However, this new path comes with caveats that do not generally get mentioned along with the fanfare. We will discuss the advantages and restrictions of the options available to the public through non-accredited crowdinvesting. We will also discuss an important alternative and explore why investment vehicles may not be the ideal way to approach crowdfunding.
Just as accredited investors have been doing for years, the average person can now contribute to a pool of money in exchange for equity shares of a private company and reap the rewards of its success.
This is definitely a good deal. For roughly $1,000, anyone can get a slice of a pie that was once reserved for wealthy and experienced investors. However, there are a couple of issues that limit Equity Crowdfunding as an opportunity:
the SEC may be letting people into the private investors' club, but they are not letting them go wild. Still recognizing the risks inherent with inexperienced investors, the law limits the maximum amount that non-accredited investors can put at stake in a year to the greater of $2,000 or the lesser of 5% of income or net worth.
keep in mind that Title III is giving people an opportunity that they previously would have only been able to take advantage of after an IPO. However, a startup taking on non-accredited investors must provide much of the same documentation and transparency to these investors that a public company would to all its shareholders. Despite the proliferation of equity crowdfunding platforms, this factor limits the opportunities of crowdinvestors. Many companies will accept only accredited investors just to avoid this overhead.
Peer-to-Peer lending operates much like the traditional loan process that most of us have used for housing, school, and transportation. The difference though is that all the funding comes for a pool of private lenders.
With traditional lending institutions cut out and all the money coming from members of the public, the alarms of the SEC were triggered. 2008 saw the start of court battles over whether or not the notes issued through peer-to-peer lenders qualified as securities. Ultimately, because these loans are public, issued for profit, and not shielded from risk, they are under the same regulatory scheme as equity crowdfunding. The yearly limit numbers outlined in the section above also apply.
Despite non-accredited investors not being able to get a break on the Title III limitations, peer-to-peer loans have the advantage of a lower dollar threshold for entry. You can get started in this field with only $25.
Is There a Different Approach?
In the discussion above, there is a clear pattern – the options for the average person will be constrained by the idea that there is too much risk in creating access to investment vehicles once reserved for accredited investors. This may be just as well – perhaps this is a sign that investing is not the soundest way for most of us to get ahead.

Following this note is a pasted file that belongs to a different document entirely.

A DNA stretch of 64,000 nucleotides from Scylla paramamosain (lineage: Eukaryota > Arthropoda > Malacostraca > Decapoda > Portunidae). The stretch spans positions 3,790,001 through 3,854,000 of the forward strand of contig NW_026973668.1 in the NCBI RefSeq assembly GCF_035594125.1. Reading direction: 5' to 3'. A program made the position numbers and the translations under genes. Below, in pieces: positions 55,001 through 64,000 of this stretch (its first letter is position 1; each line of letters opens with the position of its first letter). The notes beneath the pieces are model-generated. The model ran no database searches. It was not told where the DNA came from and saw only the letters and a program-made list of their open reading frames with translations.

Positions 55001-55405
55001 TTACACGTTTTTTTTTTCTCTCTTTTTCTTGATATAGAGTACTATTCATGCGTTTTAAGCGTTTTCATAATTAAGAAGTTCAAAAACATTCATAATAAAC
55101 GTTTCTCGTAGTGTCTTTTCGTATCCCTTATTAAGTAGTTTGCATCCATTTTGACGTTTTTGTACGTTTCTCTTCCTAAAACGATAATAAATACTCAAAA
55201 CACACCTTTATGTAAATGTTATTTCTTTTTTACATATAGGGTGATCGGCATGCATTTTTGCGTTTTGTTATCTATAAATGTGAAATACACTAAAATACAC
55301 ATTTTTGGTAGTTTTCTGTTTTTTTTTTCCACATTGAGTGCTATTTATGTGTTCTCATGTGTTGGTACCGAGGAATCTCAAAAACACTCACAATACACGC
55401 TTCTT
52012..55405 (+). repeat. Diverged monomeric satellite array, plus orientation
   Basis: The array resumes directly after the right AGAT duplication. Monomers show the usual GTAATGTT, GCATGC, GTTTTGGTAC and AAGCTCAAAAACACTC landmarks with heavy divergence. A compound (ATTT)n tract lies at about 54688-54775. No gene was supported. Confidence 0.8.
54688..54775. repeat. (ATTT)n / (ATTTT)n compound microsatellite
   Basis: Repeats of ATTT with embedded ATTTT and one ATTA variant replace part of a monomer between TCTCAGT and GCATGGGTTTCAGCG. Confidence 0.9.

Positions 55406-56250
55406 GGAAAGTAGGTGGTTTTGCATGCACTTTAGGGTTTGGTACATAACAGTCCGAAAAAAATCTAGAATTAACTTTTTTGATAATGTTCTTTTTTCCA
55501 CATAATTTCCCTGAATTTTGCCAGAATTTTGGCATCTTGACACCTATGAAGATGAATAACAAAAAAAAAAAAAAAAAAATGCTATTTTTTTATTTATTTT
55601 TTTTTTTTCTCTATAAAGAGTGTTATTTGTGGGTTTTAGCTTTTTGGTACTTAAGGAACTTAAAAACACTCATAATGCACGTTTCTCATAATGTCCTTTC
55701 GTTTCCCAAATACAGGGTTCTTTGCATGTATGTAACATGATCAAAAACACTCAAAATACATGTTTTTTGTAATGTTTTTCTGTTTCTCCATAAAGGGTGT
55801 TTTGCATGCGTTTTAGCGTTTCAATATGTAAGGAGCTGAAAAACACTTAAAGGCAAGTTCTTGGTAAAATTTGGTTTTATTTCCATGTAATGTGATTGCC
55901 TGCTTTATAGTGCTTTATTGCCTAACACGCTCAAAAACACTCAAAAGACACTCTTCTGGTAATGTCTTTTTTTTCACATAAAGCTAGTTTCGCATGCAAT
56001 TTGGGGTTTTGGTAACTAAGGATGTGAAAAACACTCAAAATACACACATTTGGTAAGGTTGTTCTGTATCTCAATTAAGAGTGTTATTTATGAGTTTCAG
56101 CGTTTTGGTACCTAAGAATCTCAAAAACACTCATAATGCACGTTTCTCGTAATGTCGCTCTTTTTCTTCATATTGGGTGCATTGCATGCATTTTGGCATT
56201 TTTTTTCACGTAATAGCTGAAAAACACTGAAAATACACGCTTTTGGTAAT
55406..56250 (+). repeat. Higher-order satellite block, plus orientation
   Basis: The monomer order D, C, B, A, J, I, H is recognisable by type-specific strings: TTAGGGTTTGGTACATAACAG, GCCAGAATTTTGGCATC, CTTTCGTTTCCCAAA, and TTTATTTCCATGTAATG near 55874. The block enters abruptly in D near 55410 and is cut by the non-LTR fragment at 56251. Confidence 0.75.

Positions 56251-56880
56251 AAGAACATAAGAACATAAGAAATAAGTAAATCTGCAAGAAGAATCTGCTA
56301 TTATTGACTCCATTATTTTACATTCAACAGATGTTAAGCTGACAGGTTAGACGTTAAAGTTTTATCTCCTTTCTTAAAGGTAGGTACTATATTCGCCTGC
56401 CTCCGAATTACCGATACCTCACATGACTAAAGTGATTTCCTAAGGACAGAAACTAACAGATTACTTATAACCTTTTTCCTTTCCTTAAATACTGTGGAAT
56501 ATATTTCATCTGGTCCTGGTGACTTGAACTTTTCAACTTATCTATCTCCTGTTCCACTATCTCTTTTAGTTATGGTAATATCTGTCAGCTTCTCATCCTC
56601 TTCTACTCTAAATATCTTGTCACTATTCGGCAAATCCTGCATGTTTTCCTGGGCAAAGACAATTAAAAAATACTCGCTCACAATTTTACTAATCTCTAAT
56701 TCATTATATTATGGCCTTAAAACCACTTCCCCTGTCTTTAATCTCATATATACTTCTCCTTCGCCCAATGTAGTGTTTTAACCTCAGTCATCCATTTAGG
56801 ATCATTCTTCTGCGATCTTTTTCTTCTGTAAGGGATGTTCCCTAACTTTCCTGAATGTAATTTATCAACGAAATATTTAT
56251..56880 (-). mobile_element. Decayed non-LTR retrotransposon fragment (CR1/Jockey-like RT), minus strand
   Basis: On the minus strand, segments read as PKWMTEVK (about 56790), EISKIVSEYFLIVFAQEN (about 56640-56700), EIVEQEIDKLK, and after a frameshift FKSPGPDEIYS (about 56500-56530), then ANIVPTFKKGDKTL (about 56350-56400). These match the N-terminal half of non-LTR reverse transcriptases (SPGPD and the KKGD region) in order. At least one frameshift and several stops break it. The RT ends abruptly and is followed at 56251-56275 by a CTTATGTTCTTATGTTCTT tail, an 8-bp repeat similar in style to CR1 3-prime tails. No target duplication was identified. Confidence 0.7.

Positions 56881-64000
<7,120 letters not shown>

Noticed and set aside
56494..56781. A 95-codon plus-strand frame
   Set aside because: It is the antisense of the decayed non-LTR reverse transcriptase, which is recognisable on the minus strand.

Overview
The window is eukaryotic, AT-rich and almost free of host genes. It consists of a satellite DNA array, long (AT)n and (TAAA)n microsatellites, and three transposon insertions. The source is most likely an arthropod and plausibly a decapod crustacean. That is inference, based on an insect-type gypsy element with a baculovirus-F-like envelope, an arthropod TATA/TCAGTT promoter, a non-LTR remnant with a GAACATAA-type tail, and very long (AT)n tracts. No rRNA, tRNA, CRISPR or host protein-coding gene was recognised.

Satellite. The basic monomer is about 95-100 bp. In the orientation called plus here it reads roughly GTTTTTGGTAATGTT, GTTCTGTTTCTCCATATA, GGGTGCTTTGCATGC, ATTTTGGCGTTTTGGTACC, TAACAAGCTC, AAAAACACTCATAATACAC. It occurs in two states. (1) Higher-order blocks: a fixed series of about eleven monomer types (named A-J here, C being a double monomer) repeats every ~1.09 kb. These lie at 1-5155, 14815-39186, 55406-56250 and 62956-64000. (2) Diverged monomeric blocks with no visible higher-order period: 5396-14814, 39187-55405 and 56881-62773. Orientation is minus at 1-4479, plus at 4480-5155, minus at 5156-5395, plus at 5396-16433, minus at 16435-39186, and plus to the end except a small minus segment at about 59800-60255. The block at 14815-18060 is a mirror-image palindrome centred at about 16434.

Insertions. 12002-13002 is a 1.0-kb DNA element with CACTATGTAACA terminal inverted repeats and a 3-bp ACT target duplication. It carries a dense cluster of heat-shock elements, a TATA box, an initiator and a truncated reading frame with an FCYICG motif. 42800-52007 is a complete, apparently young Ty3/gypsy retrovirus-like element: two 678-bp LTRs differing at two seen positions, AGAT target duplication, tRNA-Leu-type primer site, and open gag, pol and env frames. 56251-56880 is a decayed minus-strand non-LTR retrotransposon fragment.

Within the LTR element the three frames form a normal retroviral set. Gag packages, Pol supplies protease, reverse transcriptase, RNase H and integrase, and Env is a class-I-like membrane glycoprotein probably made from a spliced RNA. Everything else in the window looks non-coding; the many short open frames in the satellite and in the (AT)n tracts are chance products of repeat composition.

Perhaps we should not invest at all. Is it possible for us to stop thinking in terms of equity and interest and yet still achieve similar monetary goals?
Enter the phenomenon of consignment opportunities (Co-Ops). What does this entail and what advantages does it give to the public?
People participating in a Co-Op do not buy any stake in a company nor do they profit off of anyone's debt. They operate in a way that is more direct and personal – they purchase the inventory of a product-based company with an up-and-coming but reputable brand.
This is a good deal for both parties since the cost and maintenance of inventory is one the greatest unknowns for brands while the constricted and contentious nature of crowdfunding is an unknown for those looking to grow wealth online.
There is no need to wait an extended time to earn profit – since the participant owns the consigned products and nothing else, they earn income at set dates. These set dates allow for brands to pay back earlier than said dates because they're paying based off of sales.
The participant does not take on the same type of risk as an investor: in the case when the brand fails, the owner of the product will actually receive all inventory or have the option to liquidate through the Co-op service. This is a much better outcome than seeing shares go up in smoke.
The promising outlook of the Co-Op model demonstrates that we do not have to constrain ourselves to the instruments that have worked for the financial winners of the past. The be a part of new wave of financial winners, sign up with the link below.